Not everything in this series is double but the newest ones experiment with this noval form for coneflowers. Their colors and unique petal shapes, when doubled in the rings, creates the varieties' different personalities.
The plants themselves are dwarf and bushy in nature, bred for good branching, multiple flowers, and robust crowns.
Multiple rows of short, fat spade-shaped ring petals with pointed tips surround a green cone.
Long, broad petals circle a dark cone and show off its bicolor tones.
Pale pink blush with a pale cream center. Colors become stronger as they move away from the cone.
Extra rows of magenta petals with a cinnamon cone at the center.
FLAT SINGLES — TABLETOP STYLE
Ring petals stretch out like arms straight from the shoulder. They will relax as the flower ages, so the longer the petals remain alert and attentive, the more impressive the display. A good example of the style is the Kismet series which uses this form to showcase the flowers’ vivid colors.
Singles hold their ring petals at a diagonal, running the gamut from straight out to straight down, so the two extremes are the most impressive.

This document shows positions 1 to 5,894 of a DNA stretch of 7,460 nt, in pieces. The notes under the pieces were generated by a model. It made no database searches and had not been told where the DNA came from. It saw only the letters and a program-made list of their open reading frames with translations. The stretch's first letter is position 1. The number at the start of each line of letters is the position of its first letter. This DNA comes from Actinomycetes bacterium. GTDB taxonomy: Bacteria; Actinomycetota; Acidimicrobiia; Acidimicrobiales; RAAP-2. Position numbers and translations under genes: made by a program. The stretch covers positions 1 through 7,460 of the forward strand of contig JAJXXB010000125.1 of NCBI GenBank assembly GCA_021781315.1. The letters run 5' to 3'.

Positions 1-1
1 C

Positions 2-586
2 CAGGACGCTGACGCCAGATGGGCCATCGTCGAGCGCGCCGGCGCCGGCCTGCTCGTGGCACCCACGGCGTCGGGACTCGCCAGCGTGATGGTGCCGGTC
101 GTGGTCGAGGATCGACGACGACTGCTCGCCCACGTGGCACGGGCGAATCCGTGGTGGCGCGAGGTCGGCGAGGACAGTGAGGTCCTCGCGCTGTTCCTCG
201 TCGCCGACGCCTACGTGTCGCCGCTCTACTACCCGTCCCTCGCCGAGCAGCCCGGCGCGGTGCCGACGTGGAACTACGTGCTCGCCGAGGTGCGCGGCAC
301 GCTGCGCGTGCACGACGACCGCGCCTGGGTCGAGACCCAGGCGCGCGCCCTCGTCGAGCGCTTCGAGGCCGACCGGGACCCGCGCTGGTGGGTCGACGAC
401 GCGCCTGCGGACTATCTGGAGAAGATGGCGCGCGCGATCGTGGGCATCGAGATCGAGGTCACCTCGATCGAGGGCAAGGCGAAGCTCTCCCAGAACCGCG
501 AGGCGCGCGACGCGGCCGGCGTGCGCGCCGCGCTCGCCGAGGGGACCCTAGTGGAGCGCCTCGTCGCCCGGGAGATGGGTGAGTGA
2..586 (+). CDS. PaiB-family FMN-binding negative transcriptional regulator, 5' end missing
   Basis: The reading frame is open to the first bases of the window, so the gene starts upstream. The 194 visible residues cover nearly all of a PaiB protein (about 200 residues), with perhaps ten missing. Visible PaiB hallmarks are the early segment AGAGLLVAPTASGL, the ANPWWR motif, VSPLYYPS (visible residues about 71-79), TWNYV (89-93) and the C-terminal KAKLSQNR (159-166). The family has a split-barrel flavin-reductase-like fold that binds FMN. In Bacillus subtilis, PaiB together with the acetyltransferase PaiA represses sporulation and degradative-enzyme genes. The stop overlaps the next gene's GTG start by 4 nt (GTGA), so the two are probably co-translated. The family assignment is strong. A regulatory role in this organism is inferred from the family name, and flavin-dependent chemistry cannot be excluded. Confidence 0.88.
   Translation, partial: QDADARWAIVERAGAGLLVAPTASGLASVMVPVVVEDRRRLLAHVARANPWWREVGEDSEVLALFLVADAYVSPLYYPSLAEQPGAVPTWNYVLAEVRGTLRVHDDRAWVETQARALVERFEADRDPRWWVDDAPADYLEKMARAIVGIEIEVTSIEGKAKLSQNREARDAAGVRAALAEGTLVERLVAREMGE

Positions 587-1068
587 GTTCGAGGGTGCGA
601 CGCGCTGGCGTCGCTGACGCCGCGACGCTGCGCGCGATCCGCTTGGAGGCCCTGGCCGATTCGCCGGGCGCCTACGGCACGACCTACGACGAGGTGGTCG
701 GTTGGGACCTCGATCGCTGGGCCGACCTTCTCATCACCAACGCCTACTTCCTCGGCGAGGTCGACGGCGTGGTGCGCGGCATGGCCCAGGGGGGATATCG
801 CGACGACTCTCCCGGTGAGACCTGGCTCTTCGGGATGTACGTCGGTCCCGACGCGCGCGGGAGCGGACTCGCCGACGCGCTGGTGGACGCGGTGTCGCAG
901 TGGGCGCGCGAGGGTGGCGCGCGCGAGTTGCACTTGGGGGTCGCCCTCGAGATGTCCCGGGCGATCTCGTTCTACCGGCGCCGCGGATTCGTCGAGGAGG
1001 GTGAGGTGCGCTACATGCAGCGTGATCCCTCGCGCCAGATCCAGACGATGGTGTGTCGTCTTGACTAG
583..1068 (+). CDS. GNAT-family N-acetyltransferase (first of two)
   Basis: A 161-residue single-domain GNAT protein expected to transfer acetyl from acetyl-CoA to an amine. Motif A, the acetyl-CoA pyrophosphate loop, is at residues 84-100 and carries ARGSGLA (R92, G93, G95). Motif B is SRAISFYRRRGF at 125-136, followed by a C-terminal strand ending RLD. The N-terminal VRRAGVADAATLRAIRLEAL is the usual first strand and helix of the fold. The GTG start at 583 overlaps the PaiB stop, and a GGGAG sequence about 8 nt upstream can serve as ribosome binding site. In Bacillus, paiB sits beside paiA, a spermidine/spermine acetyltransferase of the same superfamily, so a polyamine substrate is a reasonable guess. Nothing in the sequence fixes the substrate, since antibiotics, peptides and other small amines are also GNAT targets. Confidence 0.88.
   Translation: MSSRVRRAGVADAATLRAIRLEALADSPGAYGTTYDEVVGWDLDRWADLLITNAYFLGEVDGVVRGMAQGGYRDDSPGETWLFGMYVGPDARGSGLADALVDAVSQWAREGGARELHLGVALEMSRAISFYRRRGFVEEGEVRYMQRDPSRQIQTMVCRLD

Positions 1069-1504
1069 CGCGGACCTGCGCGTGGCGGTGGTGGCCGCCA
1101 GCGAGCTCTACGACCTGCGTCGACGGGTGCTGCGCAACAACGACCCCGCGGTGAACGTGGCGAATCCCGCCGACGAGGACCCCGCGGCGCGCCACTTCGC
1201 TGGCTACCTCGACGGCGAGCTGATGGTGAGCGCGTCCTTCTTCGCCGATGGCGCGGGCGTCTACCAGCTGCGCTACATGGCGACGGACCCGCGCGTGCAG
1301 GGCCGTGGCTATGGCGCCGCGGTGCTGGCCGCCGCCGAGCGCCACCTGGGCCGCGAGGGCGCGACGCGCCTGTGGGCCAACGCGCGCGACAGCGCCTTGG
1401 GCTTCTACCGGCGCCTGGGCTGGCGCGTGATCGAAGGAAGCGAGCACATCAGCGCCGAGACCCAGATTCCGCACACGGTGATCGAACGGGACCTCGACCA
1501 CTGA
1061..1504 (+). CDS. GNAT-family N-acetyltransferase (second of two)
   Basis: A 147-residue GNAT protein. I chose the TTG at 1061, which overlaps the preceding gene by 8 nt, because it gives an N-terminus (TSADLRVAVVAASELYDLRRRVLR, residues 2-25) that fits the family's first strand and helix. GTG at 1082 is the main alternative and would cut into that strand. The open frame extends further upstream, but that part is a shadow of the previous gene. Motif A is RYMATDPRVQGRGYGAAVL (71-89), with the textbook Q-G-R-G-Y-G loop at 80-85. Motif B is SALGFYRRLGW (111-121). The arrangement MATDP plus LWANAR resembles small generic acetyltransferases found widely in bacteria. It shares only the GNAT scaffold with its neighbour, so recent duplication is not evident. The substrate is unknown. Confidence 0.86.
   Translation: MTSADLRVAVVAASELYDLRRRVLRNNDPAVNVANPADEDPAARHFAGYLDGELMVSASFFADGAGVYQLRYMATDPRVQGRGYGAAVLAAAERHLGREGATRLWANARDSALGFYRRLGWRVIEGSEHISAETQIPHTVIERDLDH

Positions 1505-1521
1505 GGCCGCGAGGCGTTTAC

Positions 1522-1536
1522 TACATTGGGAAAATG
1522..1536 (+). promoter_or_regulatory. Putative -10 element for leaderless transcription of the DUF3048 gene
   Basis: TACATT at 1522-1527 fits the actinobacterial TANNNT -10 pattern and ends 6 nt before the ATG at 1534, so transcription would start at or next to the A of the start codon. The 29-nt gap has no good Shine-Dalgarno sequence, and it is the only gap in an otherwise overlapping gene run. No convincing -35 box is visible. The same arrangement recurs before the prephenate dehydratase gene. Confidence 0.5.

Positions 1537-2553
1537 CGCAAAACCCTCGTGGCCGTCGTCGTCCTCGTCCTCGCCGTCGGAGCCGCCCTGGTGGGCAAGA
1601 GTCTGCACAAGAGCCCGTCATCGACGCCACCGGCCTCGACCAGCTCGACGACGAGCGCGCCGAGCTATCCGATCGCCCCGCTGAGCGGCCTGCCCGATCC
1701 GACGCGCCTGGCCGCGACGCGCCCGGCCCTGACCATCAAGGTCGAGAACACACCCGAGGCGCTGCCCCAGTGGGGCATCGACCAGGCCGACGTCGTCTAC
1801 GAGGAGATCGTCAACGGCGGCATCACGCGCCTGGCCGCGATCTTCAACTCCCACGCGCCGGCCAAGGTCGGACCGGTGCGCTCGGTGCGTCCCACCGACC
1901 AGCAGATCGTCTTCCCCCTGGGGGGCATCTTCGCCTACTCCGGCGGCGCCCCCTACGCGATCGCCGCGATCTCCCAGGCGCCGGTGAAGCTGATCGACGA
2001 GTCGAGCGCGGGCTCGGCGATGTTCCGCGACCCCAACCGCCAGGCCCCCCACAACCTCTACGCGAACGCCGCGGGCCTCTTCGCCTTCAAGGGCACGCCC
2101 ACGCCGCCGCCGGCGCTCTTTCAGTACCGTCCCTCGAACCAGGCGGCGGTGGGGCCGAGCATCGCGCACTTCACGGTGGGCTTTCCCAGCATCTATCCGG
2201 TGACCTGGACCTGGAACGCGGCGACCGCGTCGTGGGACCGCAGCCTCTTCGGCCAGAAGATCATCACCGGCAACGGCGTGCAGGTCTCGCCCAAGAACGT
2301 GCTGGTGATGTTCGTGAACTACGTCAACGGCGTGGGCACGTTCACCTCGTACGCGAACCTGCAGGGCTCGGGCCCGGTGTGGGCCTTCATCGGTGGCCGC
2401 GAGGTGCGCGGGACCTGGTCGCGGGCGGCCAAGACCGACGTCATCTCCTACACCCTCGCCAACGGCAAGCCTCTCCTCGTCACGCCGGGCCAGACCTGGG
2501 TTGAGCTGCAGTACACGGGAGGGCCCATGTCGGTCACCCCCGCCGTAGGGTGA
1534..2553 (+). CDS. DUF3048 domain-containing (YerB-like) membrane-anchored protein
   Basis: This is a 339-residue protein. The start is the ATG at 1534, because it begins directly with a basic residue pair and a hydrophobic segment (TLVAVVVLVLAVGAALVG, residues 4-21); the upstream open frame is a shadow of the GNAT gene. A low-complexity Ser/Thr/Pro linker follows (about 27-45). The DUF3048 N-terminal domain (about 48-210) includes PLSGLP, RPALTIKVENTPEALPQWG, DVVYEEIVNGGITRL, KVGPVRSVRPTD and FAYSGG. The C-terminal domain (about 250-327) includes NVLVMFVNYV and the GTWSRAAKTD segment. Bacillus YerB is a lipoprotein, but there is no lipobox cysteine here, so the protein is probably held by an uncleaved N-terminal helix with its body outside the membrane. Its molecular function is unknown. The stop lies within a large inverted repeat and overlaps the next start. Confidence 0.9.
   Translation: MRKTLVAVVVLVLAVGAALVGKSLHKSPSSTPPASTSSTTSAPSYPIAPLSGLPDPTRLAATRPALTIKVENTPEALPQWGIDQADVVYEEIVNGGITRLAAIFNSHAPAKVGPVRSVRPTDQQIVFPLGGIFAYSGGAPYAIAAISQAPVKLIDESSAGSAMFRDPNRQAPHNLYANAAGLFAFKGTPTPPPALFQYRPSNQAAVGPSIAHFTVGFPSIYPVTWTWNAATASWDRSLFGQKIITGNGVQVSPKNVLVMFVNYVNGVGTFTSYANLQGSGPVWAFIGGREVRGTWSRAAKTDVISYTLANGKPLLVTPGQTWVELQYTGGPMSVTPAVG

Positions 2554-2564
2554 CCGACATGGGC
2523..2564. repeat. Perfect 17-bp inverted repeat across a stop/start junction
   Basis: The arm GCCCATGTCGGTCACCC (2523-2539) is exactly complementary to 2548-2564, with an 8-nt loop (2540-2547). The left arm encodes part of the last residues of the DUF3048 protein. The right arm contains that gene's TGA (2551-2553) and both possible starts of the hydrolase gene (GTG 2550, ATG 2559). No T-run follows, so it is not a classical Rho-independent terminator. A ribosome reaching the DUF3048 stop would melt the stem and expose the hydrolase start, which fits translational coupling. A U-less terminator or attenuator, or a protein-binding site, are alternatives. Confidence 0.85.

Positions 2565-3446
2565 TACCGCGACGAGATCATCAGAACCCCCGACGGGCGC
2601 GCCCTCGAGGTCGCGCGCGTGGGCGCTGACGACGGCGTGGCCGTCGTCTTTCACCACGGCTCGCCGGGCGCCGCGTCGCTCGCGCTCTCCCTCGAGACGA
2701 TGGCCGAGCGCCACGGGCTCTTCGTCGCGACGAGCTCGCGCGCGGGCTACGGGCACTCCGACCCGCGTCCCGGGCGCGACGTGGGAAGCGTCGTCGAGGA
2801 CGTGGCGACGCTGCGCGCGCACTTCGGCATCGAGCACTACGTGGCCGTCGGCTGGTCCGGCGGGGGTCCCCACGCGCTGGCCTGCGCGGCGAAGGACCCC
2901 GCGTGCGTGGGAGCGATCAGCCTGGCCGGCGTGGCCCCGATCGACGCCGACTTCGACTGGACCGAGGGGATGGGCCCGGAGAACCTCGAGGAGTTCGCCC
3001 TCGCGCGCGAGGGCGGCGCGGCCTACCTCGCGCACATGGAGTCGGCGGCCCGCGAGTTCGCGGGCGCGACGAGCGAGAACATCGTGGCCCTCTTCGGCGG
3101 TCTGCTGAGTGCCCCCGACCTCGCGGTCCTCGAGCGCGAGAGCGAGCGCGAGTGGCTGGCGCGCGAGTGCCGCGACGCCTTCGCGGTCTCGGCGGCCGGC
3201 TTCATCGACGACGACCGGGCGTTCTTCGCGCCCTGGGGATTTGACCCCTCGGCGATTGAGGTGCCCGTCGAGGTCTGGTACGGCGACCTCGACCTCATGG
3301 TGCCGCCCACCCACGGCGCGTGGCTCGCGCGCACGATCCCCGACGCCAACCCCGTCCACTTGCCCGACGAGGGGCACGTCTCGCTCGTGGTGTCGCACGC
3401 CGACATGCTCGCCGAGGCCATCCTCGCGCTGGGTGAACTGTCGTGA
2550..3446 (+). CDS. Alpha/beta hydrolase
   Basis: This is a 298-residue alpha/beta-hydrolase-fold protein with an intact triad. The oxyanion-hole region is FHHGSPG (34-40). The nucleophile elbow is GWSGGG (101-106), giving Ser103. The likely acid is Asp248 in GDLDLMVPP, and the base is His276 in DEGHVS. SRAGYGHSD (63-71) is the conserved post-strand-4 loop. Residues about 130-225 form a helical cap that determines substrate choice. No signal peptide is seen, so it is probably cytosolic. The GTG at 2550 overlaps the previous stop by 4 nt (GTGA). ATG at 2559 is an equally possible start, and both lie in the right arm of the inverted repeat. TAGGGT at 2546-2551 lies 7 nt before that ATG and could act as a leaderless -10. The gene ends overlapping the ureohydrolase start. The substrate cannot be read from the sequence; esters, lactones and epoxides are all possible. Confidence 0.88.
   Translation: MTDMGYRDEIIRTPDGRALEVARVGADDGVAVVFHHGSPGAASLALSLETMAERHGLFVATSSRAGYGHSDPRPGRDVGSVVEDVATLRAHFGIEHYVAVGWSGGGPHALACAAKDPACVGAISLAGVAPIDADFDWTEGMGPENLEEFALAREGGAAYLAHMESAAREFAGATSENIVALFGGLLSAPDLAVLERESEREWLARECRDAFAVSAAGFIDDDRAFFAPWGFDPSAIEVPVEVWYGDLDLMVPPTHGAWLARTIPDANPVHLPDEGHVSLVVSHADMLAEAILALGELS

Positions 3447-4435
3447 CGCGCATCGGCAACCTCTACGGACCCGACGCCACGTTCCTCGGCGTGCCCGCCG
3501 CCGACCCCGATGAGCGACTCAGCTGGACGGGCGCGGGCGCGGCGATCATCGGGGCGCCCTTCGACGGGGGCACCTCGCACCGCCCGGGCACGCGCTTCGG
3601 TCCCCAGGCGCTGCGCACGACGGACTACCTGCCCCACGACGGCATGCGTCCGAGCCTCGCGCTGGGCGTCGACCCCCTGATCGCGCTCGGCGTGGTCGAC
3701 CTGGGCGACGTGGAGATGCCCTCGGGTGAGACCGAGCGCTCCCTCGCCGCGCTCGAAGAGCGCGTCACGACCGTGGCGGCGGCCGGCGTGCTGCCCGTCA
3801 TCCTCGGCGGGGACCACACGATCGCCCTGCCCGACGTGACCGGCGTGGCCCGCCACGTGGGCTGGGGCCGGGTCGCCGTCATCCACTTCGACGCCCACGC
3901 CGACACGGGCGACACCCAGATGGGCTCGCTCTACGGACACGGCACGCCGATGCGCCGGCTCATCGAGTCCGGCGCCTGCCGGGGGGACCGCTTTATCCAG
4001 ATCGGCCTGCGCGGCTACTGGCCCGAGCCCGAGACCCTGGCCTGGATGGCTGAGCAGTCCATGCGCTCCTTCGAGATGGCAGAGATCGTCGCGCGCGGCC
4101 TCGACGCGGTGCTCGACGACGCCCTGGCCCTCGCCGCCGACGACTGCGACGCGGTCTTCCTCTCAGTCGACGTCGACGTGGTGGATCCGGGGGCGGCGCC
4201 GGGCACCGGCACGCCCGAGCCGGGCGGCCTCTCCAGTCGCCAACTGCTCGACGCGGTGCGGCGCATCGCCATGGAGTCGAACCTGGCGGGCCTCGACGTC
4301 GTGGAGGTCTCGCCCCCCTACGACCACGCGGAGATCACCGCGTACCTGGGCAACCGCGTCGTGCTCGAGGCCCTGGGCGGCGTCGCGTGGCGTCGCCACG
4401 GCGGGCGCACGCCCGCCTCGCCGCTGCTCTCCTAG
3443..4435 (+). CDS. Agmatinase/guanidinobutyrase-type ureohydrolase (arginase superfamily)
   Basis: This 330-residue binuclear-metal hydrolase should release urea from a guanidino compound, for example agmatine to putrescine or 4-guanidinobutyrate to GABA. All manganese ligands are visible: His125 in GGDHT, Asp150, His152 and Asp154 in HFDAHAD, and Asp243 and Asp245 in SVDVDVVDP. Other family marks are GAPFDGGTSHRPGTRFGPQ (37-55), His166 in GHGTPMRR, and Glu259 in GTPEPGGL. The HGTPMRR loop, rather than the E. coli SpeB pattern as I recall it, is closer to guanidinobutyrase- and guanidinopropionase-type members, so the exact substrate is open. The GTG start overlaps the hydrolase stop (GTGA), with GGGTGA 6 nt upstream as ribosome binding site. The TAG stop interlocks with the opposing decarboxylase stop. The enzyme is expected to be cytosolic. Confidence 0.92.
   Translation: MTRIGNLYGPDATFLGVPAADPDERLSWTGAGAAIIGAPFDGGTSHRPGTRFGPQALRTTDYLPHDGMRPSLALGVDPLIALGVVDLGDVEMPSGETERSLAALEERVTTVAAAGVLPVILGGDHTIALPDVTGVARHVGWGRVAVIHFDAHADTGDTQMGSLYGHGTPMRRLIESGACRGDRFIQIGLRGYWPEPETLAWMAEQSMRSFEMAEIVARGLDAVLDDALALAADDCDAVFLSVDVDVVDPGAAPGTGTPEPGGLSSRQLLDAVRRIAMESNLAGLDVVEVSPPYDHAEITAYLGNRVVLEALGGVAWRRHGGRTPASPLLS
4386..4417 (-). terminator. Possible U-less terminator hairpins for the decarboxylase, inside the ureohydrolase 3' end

DROOPING SINGLES — PALLIDA STYLE
Ring petals curve sharply downward or droop down. Named for the signature look of the pallida species, this stance has a more casual, wildflower appeal to it. 'Fiery Meadow Mama' and 'Pretty Parasols' illustrate this wildflower look.
CONE DOUBLES — POM-POM STYLE
Here, the center converts its cone into petals, creating the puffy blossom found in cultivars like 'Hot Papaya', the Double Scoops, and 'Butterfly Kisses'.
Semidoubles do exist such as 'Delicious Candy'. The center cone starts to develop petals but stops midway.
RING DOUBLES — DAHLIA STYLE
Multiple rows of ring petals surround a fully formed cone in the center, open to pollinators. The best examples of this new form are the Sunseekers doubles.
Petal shapes determine which flower the form is compared to, so the industry uses different names, such as Dahlia, Gerbera, or Zinnia, for the category.